Kasugamycin Function in Thermus thermophilus 30S Ribosomal Subunit: Inhibition of Canonical Translation

Edna Kemboi '16 and Jiayu Chen '17


I. Introduction

Kasugamycin (Ksg) is an antibiotic produced by the bacterium Streptomyces kasugaensis. It inhibits proliferation of bacteria by inhibiting initiation of translation by binding to 16s rRNA, mimicking codon nucleotides at the P- site and E sites and blocking initiator t-RNA binding through perturbation of the mRNA-tRNA codon-anticodon interaction during 30S canonical initiation. The structure of Ksg bound to the T. thermophilus 70S ribosome was determined by X-ray crystallography. This tutorial mainly shows the structure of 30S subunit of ribosome of T. thermophilus. E. coli numbering is used throughout the whole tutorial.

II. Structure of Kasugamycin

Ksg is an aminoglycoside antibiotic with the chemical formula C14H28CIN3O10.Click Here for Structure of Ksg It consists of an acetamidiniumcarboxylate group attached to  an inositol ring (ring I) and a hexopyranosyl ring (ring II).

At both binding sites, the hexopyranosyl ring bridges the backbone of 16S rRNAnucleotides. The inositol ring forms hydrogen bonds with oxygen and nitrogen atoms of nucleotides. Furthermore, the acetaminiumcarboxylate group makes a number of contacts that may involve in hydrogen bond network with either nucleotide or amino acid of ribosomal proteins.  Click Here for Schematics of Ksg1 and Ksg2 interactions with the 30S subunit.

III. Ksg Binding Site

The Ksg-binding pocket is composed entirely of 16S rRNA residues line the mRNA channel of the 30S subunit and protect two nucleotides, the universally conserved, A794 and G926 of 16S rRNA. Also, kasugamycin has two binding site: primary and secondary binding sites.

Two binding sites for Ksg are observed, both of which are on the intersubunit side of the 30S subunit. In the primary binding site, Ksg1 sits at the top of helix 44, spanning the region between h24 and h28 of the 16S rRNAand interacts with G926 in h28 through ring I. Ring II rests on the backbone of a single-stranded region (h44-45), connecting h44 and h45, and the tail reaches towards A792 and A794 in h24. The D-inositol ring of Ksg1 forms hydrogen bonds with N1 and N6 of G926 in h28 and O2P of G1504 in the h44-45 linker, and ring II forms a hydrogen bond to O3 of G1505. The kasugamine tail forms hydrogen bonds with N6 of A792 and N1 of A794 in h24 and is within hydrogen-bonding distance of the backbone of A1499 in h44.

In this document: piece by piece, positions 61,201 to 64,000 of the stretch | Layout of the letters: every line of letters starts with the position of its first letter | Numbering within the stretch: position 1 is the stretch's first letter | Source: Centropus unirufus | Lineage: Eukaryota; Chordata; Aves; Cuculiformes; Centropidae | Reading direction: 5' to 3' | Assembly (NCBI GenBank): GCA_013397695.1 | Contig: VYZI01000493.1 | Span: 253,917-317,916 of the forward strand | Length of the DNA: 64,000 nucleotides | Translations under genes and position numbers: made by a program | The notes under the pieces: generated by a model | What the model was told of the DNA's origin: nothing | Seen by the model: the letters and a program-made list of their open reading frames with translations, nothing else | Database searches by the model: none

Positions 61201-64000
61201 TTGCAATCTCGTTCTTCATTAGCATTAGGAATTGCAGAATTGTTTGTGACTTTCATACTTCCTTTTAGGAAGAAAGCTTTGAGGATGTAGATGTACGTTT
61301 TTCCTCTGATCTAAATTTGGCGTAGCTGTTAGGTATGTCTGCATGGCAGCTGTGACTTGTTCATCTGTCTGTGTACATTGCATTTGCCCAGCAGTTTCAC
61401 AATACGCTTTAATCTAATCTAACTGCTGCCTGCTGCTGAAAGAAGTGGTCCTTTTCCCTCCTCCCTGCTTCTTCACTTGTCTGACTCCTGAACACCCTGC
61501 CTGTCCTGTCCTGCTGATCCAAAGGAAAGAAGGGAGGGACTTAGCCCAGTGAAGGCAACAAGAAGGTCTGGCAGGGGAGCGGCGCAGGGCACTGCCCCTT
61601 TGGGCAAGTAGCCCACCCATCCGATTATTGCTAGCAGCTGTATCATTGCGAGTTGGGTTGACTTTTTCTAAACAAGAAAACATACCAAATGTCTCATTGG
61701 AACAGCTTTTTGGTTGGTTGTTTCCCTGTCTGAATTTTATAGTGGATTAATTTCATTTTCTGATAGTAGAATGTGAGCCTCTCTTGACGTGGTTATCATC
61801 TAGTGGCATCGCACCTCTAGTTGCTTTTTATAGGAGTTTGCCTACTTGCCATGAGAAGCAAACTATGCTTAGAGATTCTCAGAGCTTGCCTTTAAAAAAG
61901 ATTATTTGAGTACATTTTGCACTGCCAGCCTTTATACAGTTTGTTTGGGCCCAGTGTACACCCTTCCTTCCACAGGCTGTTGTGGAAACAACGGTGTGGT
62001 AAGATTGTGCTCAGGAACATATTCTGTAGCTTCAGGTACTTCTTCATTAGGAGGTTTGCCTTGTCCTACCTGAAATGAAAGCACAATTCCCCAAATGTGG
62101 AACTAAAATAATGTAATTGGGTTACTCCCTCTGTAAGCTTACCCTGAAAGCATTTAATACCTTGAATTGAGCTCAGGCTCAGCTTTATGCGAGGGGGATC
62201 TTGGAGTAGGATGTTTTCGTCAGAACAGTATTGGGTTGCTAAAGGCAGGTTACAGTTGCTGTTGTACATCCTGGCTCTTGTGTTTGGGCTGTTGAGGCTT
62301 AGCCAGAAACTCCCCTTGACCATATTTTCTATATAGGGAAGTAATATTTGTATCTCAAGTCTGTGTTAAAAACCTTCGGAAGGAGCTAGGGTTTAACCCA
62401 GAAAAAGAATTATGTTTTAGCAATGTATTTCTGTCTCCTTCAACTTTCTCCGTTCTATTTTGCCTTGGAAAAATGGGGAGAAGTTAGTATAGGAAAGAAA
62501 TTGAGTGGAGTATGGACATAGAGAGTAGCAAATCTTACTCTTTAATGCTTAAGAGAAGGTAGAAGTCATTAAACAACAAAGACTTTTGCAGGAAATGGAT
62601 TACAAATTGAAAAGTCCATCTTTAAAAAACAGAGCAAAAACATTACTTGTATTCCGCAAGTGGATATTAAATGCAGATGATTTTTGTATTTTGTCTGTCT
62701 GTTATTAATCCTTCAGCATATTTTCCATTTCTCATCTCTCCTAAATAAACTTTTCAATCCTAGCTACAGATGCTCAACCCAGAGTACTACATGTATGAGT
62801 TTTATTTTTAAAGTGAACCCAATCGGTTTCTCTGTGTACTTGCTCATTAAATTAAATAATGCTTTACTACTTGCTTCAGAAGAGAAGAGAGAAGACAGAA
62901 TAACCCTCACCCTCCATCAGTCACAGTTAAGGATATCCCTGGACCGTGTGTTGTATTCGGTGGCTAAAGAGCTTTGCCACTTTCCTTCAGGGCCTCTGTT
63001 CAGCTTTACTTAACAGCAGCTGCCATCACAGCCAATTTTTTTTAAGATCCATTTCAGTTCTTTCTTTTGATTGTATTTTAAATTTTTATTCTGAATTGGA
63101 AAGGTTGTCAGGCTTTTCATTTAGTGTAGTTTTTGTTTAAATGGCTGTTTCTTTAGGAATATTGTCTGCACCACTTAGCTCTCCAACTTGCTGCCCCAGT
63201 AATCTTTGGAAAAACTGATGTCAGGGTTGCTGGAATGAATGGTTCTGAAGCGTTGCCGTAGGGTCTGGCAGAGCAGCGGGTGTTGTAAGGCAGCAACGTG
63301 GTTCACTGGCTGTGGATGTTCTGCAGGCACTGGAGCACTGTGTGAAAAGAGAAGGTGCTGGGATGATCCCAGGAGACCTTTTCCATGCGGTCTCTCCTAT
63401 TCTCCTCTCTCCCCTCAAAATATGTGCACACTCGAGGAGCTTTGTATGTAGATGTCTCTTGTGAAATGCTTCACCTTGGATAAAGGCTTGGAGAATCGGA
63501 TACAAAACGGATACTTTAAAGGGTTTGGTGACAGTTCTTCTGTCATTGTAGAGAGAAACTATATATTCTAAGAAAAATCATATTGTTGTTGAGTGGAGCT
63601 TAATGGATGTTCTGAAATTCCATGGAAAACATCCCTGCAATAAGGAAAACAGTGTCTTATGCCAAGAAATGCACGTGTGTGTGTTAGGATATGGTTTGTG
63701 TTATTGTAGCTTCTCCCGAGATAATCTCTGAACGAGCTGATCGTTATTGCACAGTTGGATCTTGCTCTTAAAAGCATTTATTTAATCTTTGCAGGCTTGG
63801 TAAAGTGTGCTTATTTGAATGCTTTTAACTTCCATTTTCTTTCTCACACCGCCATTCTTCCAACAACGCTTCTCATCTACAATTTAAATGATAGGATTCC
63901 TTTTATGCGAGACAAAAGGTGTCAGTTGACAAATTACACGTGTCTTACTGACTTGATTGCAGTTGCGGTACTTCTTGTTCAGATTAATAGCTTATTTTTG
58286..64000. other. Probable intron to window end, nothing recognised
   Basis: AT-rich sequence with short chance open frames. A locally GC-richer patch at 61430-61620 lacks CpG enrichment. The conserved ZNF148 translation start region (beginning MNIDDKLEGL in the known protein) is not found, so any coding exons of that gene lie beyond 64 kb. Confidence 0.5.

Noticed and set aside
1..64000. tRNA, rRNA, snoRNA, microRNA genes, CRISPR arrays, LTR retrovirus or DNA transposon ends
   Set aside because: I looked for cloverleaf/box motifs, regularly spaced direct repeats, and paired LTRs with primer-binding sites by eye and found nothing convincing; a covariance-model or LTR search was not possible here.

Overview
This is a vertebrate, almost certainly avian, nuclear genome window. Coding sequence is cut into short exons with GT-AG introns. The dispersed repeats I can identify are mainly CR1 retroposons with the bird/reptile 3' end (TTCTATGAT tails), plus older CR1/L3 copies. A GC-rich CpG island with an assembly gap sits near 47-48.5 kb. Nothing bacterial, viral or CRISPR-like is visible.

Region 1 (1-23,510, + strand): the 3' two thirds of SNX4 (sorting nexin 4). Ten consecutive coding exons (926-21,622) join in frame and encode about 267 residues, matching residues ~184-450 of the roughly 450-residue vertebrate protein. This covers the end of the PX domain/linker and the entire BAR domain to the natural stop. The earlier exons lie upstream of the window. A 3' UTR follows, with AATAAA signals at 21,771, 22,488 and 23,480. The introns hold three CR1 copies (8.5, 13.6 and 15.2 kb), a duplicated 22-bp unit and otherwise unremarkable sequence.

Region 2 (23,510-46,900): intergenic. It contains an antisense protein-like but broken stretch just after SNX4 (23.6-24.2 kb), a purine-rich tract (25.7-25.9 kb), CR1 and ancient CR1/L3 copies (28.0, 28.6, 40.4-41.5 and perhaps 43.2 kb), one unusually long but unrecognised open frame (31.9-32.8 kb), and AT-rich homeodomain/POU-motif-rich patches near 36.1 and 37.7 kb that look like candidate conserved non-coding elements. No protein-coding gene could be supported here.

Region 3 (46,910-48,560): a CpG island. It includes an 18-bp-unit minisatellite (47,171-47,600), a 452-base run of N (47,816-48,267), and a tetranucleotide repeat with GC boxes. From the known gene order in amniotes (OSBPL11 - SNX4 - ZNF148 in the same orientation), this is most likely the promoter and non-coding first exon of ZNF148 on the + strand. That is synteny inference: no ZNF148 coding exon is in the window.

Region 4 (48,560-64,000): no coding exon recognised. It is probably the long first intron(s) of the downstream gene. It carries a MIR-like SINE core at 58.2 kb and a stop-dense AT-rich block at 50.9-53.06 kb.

In the secondary position, Ksg2 interacts with the base of G693 in h23 by reaching across the mRNA channel (structure does not show) and with the backbone of Gly81-Gly82 in the beta-hairpin extension of the ribosomal protein S7, while the tail of Ksg2 forms hydrogen bonds with the O2 of U788 and O2P of U789 in h24.

IV. mRNA Binding and Inhibition of Translation

Once Ksg binds to ribosome, its binding sites occupy a position overlapping the kink in the mRNA between the P-site and E-site codons.  Specifically, ring I of Ksg1 encroaches on the ribose in the +1 position of the P-site codon, whereas the kasugamine moiety (ring II and tail) reaches toward the phosphateoxygen and ribose in the +2 and +1 positions of the E-site codon, respectively. Ksg2 is positioned so that ring II mimics the base of a nucleotide at second (-2) position of the E-site codon. (The results were based on programming so there was no actual PDB.) Click Here for binding of mRNA

(E-tRNA and Ksg do not show)
Ksg inhibit P-tRNA binding in an indirect way. P-tRNA protects A794 and G926 of rRNA from chemical modification and the kink between the P- and E-site codons of the 16S 3' end mRNA mimic is stabilized by a hydrogen bond to the N1 of G926, suggesting that the protection of this base by P-tRNA indeed results indirectly from the presence of mRNA. Though the position of Ksg1 does not overlap with that of the P-tRNA, it does overlap with both P- and E-codons.  The overlap disrupts the function of mRNA channel and antiSD sequence which stablize binding between tRNA and mRNA, and makes tRNA leave. Ksg2 overlaps E-codon, competes with E-tRNA and therefore reinforces the disrupt effect on binding.

V. Ksg only Inhibit Canonical Translation

Ksg only inhibits the translation initiation of canonical mRNAs but has no effect on that of leaderless mRNA in vivo. This is because the overlap between the binding position of Ksg and canonical mRNAs is quite extensive in the P and E sites, whereas for initiation with leaderless mRNA, which does not have an antiSD sequence, the overlap is reduced to only one nucleotide position. Click Here for comparison

VI. References

Frank Schluenzen, Chie Takemoto, Daniel N Wilson, Tatsuya Kaminishi, Joerg M Harms, Kyoko Hanawa-Suetsugu, Witold Szaflarski, Masahito Kawazoe, Mikako Shirouzo, Knud H Nierhaus, Shigeyuki Yokoyama & Paola Fucini. 2006. The antibiotic kasugamycin mimics mRNA nucleotides to destabilize tRNA binding and inhibit canonical translation initiation. Nature structural & molecular biology Volume 13: 871-878.

Barbara S Schuwirth, J Michael Day, Cathy W Hau, Gary R Janssen, Albert E Dahlberg, Jamie H Doudna Cate, & AntoŽn Vila-Sanjurjo. 2006. Structural analysis of kasugamycin inhibition of translation. Nature structural & molecular biology. Volume 13: 879-886

Daniel N. Wilson. 2009. The A?Z of bacterial translation inhibitors. Critical Reviews in Biochemistry and Molecular Biology, 2009;44(6): 393-433.

Daniel Boehringer, Heather C. O'Farrell, Jason P. Rife and Nenad Ban. 2006. Structural Insights into Methyltransferase KsgA Function in 30S Ribosomal Subunit Biogenesis. . J. Biol. Chem. 2012, 287:10453-10459.

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